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Cynthia Nixon, left, as Emily and Jennifer Ehle, as Lavinia, as the Dickinson sisters in 'A Quiet Passion.'

'A Quiet Passion': Rhyme and Reason

By Michael S. GoldbergeriBerkshires Film Critic
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Digging into my trove of words rarely used to describe most movies, but certainly apt in the case of director Terence Davies' biopic of the American poet Emily Dickinson, "A Quiet Passion," I have located and here employ the term, highbrowed. Truth be told, though I spent much of my formative years at institutions of higher learning where one can stave off the inevitability of work and earn a degree or two by paying the tuition and showing up for class somewhat regularly, I estimate that I just barely learned enough to appreciate this masterpiece.

Continuing in my hifalutin assay of expressions pertinent to this highly intelligent work, note that I've never really liked referring to a film as diverting. Diverting from what? The mere idea conjures all sorts of beleaguering horrors that have caused me to duck into the local Bijou, like Quasimodo seeking sanctuary in Notre Dame. However and nonetheless, sitting in the theater and munching on the high ideals and civility that encompass the albeit often sad and gloomy life of this major American literary figure, I had indeed temporarily made an escape of sorts.

Outside, lousy drivers were screaming obscenities, crooked tycoons, oligarchs and politicians were teaming to feed their money addiction, and half our numbers couldn't care less about the wellbeing of their fellow countrymen. Their behavior all but abnegates the beauty of such higher contemplations. I am for the moment safe inside, a snob, unwilling to relinquish what the fuddy-duddy, patriotic grammar school teachers taught me about the Founding Fathers' dreams. It was about creating a society where truth and humane pursuits would be held in esteem, not scoffed.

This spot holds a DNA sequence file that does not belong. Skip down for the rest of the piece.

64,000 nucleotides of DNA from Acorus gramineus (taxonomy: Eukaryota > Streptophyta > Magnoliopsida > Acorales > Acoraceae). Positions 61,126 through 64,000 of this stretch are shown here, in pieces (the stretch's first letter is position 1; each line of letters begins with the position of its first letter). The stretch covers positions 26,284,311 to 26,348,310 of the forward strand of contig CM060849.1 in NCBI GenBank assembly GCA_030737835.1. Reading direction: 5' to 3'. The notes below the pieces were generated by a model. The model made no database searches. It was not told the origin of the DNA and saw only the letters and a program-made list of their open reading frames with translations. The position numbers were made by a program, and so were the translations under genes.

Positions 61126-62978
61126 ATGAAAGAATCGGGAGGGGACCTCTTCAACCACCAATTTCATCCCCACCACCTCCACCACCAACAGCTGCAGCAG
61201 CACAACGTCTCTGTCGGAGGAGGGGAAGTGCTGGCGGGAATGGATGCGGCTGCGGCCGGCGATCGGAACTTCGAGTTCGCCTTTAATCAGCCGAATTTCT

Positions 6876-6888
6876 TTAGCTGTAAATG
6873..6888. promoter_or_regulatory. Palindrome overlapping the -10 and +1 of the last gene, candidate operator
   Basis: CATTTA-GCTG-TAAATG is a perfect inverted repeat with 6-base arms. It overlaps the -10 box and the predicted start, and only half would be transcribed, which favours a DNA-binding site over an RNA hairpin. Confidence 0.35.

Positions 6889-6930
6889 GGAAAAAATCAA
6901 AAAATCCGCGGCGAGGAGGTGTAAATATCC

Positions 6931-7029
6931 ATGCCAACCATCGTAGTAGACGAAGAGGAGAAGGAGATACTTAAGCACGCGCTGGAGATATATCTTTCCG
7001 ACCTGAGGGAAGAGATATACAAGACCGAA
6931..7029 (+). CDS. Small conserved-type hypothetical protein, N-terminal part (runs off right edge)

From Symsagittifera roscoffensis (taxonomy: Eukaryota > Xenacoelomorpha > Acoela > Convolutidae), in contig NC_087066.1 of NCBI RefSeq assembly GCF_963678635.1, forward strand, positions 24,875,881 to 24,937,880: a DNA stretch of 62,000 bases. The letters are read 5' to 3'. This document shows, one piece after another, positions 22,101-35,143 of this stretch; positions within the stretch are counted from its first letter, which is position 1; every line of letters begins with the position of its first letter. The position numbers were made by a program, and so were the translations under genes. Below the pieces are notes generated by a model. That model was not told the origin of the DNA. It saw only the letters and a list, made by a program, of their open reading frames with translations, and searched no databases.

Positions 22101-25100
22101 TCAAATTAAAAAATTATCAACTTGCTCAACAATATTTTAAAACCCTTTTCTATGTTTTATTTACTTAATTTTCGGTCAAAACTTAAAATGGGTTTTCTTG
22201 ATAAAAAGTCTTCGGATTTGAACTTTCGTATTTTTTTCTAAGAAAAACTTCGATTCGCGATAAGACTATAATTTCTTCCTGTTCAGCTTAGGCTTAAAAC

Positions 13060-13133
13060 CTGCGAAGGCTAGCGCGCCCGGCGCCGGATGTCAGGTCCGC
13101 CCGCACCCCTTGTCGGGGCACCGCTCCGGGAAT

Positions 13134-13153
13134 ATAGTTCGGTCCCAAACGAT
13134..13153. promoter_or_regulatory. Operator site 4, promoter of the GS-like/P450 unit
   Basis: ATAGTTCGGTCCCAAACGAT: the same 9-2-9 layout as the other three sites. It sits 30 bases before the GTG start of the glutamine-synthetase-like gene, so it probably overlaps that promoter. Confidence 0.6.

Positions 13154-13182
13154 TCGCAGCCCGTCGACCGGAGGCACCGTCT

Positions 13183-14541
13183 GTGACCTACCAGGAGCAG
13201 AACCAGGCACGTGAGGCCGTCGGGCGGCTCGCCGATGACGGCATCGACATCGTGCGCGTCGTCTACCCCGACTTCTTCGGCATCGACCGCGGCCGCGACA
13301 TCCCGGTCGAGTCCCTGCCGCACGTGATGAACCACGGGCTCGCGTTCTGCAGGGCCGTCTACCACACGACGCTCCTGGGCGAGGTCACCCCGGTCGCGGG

Up on the screen, sweet Miss Dickinson, beset with the analogous troubles of her own time, understands only too well the nihilism, despair and loneliness that comes of humankind's inability/and or desire to best utilize the gift of democracy it has been bestowed. And, because she is a woman nearly a century before suffrage is enacted, and slavery is still very much the law of the land among her Southern neighbors, these and other grave political matters can't hide from her condemnation, wittily slipped into the poet's politely acerbic commentary.

Listening to Dickinson's observations as she interacts with relatives and friends on the way to becoming a dedicated poet, though hardly acknowledged in her own time, you wish you had a libretto to reflect on later. Culled from her correspondences and doubtlessly tweaked for effect by director-writer Davies, the steady stream of exquisitely delivered bon mots represents only a portion of the thespic excellence Cynthia Nixon exemplifies in her empathic, loving and cerebrally astute depiction of the literary lioness.

Set at the family home in Amherst, from where the ultimately reclusive Dickinson rarely ventured, the action, though composed mostly of conversations, achieves an absorbing fluidity. While this is in part due to some very engaging performances by those playing the writer's family members and her inner coterie, kudos goes to the cinematographer's dramatically perceptive survey of the Dickinson home's interior. The peripatetic camera caresses the walls and appurtenances, poetically matching the emotional and literary subjects at hand.

Complementing the quietly exciting visuals are the wonderful, period-piece costumes, at once dignifying and hampering in their perceived rigidity. You muse, "Gee, how long does it take to put that stuff on every day? I'm itchy just thinking about it." But it is an often gauzy view we get. Perhaps offsetting to some filmgoers, but an achievement in ambient lighting, the art director's realistic settings say volumes about the sociological effect that dim and tentative candlelight had on our pre-Edison ancestors. While limiting in a host of ways, it certainly bred thinking.

And in that persuading light, the mulling so telling of the times most often alights on thoughts of the church, faith, piety and the near certainty of an afterlife. In this respect, our poet célèbre, adamant about not letting anyone dictate her relationship with G-d, is terrifically eloquent in her speculations. Unlike her father, an avowed true believer, but like him, in that lawyer Edward Dickinson is imbued with that liberal Yankee spirit, Emily is a caution to friends and family who are adoringly appalled by her independent thinking. We applaud it. You go, Emily!

But beware, dear reader. As filmmaker Davies' splendid effort all but assures that his narrative is as accurate as the medium allows, it comes as no surprise when he pulls no punches. In time, following an enchanting exposition that celebrates the seemingly limitless prospects of a brilliant mind, the assaulting rigors that bend our destiny rear their often ugly heads. But this, alas, is where life's lessons are learned. And it is through Emily Dickinson's beautifully humanistic example that "A Quiet Passion" fervently enunciates the inescapable poetry in our journey.

"A Quiet Passion," rated PG-13, is a Music Box Films release directed by Terence Davies and stars Cynthia Nixon, Jennifer Ehle and Duncan Duff. Running time: 125 minutes


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